• Ability to expand and contract with the cyclic movement of the facade
  • Flexible to prevent continual direct mechanical linkage
  • Provide an airtight seal
  • Resist moisture/water

Floor-to-Floor Sound Performance

Who does it Affect?

Noise Consultants: When considering ‘room-to-room’ sound performance within the built environment overall performance is effectively controlled by the ‘weakest link’. This means that very careful consideration should be given to any potential weak point to ensure it does not become the ‘limiting factor’ in the overall sound transmission performance. The movement joint together with mullions and transoms should all be considered as such potential weak points and thoroughly assessed accordingly.

Facade Engineers: The facade engineer requires that any cavity seal does not impair the performance and movement of the facade which could ultimately result in failures within the structure.

Architects: It is important that the original design principles are maintained whilst fully complying with the relevant fire and acoustic regulations/criteria. Such compliance inevitably leads to a safe and pleasant environment for the buildings’ occupants.

Clients: Whatever the building type – offices, hotel, education or residential – ultimately the client requires a sustainable building that is fully robust and compliant to all building regulations and design criteria.

Laboratory Test Configuration

What Stage Should Acoustics be Considered?

It is all too common when considering the specification of the seal between the slab edge and the facade, for product selection to be based exclusively in terms of compliance to the relevant fire regulations. It is most important to consider in parallel the acoustic implications and performance of the closure arrangement.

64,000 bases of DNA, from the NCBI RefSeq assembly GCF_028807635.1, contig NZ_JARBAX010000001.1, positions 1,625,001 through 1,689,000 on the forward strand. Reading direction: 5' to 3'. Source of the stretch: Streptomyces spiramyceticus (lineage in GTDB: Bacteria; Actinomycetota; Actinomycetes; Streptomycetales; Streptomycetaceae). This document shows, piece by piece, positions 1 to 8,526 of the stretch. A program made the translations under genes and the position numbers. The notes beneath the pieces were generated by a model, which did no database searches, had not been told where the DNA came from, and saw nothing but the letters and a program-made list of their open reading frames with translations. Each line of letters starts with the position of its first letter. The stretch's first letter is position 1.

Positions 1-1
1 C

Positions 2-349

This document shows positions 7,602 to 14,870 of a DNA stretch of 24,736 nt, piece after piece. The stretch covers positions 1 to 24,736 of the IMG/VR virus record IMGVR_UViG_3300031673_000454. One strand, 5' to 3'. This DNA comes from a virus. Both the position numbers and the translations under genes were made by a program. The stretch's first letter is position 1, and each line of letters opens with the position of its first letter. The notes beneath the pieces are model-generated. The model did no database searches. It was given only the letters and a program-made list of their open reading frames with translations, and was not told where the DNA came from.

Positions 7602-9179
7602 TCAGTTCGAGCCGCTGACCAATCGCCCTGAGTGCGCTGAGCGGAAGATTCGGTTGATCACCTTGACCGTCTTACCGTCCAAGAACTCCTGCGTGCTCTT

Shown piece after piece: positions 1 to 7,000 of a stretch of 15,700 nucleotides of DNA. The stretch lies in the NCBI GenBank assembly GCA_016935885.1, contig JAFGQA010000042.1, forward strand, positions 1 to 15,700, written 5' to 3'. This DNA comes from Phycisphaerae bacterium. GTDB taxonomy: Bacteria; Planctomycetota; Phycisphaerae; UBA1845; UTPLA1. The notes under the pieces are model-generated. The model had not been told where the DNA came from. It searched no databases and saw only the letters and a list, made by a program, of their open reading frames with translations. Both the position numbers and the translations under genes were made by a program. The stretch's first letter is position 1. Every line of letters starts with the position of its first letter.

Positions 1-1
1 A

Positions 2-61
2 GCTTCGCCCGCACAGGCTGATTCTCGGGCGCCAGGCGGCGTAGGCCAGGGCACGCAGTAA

Specification at Design: The cavity seal should ideally always be selected at the design stage. At this point, the largest range of suitable products is potentially available to the designer. Products can be selected based on cost effectiveness, ease of installation, acoustic performance, etc. Post or remedial treatment severely limits available product selection. Also it is invariably more expensive, less practical to install and may not always be fully compliant.

Post-site Testing: If the cavity seal is being considered following any form of on-site acoustic test, this would indicate that a non-compliant seal was initially selected at design stage. The cost of any corrective treatment is obviously additional to the initial installation. Such extra costs can be substantial due to limited product availability and restricted accessibility. Also penalties may be incurred due to delays to following trades and possibly a late handover to the client.

Post client occupation: Obviously the very worst scenario. Sound performance shortcomings identified at this time indicate a basic failure to meet the project’s acoustic design criteria. Remedial treatment is disruptive, unsightly, very expensive and possibly less effective (sometimes even requiring a performance compromise from the client). When the client’s expectations are not fully met, this reflects badly all the way down the line. Architect, facade consultant, noise consultant, main contractor, sub contractors, suppliers are all potentially adversely implicated, resulting in a loss of money, reputation and commonly repeat business too.

Legislation and Valid Test Data

Building Regulations – The Requirements

Residential: Approved Document E (ADE) covers the building regulations for all new residential buildings in England and Wales. The requirements sets out that either a property is registered and built to a ‘Robust Standard Detail’ (using ONLY RSD products) or constructed using alternate techniques and materials. In the latter case compliance to the performance criteria is confirmed by ‘Pre-Completion Testing’ (PCT), where a sample number of dwellings are tested by a UKAS (The United Kingdom Accreditation Service)or ANC (Association of Noise Consultants) accredited Noise Consultant. There are NO Robust Details for Curtain Wall residential properties, therefore ALL curtain wall buildings must demonstrate compliance by means of PCT.